The article is scheduled for publication in the Journal of Law, Medicine & Ethics, a leading peer-reviewed journal for research at the intersection of law, health policy, ethics, and medicine. It draws from health justice movements—particularly our work with Put People First! Pennsylvania, Southern Maine Workers’ Center, and Vermont Workers’ Center—as well as efforts in participatory democracy, public health, legal scholarship, and social sciences. The paper proposes a framework and legal mechanisms that hold potential to advance equity, justice, and democracy across the sprawling American health care system. This is an early and inevitably imperfect attempt to bridge movement organizing with multidisciplinary scholarship, so we any questions or feedback.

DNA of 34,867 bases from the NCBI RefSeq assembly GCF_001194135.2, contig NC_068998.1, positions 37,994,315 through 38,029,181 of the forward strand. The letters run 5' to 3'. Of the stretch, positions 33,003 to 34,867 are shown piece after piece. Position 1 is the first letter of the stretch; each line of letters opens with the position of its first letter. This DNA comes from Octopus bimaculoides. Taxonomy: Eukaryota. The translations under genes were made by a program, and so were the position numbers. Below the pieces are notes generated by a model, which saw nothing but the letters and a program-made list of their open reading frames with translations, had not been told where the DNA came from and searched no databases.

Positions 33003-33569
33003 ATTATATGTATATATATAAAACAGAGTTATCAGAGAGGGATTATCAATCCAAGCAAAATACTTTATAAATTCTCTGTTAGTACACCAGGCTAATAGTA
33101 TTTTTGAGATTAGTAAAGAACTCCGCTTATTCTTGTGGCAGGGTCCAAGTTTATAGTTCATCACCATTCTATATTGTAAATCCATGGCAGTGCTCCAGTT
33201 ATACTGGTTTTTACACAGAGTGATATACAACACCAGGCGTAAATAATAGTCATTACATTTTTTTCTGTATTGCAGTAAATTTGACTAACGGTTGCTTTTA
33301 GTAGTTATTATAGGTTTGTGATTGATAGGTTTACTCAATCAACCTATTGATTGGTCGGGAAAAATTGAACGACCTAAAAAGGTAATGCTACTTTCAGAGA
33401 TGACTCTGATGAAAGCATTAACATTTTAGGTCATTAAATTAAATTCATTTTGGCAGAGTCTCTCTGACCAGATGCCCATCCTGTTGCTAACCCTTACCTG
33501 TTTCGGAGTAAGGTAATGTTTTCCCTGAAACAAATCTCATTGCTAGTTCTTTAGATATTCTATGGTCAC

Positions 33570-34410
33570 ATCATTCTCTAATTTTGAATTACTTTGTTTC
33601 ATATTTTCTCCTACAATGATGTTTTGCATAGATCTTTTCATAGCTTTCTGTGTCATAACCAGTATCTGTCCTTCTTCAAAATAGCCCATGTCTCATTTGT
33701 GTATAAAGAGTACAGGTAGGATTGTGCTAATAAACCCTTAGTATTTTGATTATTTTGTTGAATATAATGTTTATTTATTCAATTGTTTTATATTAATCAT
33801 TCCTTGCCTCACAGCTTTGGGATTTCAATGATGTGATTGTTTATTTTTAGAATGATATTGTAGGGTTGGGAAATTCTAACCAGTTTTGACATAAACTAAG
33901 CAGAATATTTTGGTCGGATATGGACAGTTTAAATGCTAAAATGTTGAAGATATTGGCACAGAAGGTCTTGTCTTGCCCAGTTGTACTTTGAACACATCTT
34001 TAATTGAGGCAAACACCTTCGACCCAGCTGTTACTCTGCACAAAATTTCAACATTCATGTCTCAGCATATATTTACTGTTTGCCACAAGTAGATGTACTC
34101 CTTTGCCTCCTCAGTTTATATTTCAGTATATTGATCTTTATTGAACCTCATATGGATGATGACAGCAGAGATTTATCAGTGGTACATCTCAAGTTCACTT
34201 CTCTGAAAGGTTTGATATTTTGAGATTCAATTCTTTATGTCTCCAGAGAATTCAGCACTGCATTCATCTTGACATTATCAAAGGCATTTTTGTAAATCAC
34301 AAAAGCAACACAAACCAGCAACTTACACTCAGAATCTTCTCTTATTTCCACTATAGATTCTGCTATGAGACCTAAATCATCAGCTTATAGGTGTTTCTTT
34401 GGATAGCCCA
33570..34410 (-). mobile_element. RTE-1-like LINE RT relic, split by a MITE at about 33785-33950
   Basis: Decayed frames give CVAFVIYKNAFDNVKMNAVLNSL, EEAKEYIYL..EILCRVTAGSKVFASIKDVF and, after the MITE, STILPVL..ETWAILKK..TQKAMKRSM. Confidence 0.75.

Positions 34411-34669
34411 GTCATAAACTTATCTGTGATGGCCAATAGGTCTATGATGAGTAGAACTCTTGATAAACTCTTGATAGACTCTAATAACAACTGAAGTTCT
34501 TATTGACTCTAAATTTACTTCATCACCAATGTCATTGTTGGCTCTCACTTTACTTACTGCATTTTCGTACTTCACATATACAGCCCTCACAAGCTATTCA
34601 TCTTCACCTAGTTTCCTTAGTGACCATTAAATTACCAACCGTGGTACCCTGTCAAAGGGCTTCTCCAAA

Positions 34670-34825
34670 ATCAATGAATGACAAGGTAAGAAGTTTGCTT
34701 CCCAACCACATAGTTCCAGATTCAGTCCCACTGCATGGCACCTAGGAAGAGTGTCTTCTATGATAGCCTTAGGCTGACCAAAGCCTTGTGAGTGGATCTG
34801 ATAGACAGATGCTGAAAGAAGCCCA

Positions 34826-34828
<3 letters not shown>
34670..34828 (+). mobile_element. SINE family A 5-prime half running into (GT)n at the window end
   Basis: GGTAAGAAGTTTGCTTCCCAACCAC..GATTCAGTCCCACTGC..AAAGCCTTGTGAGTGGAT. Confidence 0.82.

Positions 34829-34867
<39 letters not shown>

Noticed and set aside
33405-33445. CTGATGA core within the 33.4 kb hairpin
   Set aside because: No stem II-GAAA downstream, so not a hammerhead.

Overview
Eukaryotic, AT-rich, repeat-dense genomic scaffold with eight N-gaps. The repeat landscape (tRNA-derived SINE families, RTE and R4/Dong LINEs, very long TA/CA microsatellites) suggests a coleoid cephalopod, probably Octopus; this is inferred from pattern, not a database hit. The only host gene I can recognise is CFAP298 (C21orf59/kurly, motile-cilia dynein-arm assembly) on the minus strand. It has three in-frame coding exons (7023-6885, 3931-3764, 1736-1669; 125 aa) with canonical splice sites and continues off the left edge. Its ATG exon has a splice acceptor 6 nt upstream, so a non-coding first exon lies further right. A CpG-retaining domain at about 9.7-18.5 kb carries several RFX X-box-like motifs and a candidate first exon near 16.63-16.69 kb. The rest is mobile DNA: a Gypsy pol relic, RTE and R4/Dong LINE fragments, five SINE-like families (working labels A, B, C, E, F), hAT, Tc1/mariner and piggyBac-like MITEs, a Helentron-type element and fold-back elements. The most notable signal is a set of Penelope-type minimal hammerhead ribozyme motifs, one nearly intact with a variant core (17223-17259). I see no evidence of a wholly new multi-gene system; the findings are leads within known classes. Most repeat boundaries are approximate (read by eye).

Abstract: This article explores how health governance has evolved into an enormously complicated—and inequitable and exclusionary—system of privatized, fragmented bureaucracy, and argues for addressing these deficiencies and promoting health justice by radically deepening democratic participation to rebalance decision-making power. It presents a framework for promoting four primary outcomes from health governance: universality, equity, democratic control, and accountability, which together define health justice through deep democracy. It highlights five mechanisms that hold potential to bring this empowered participatory mode of governance into health policy: participatory needs assessments, participatory human rights budgeting, participatory monitoring, public health care advocates, and citizen juries.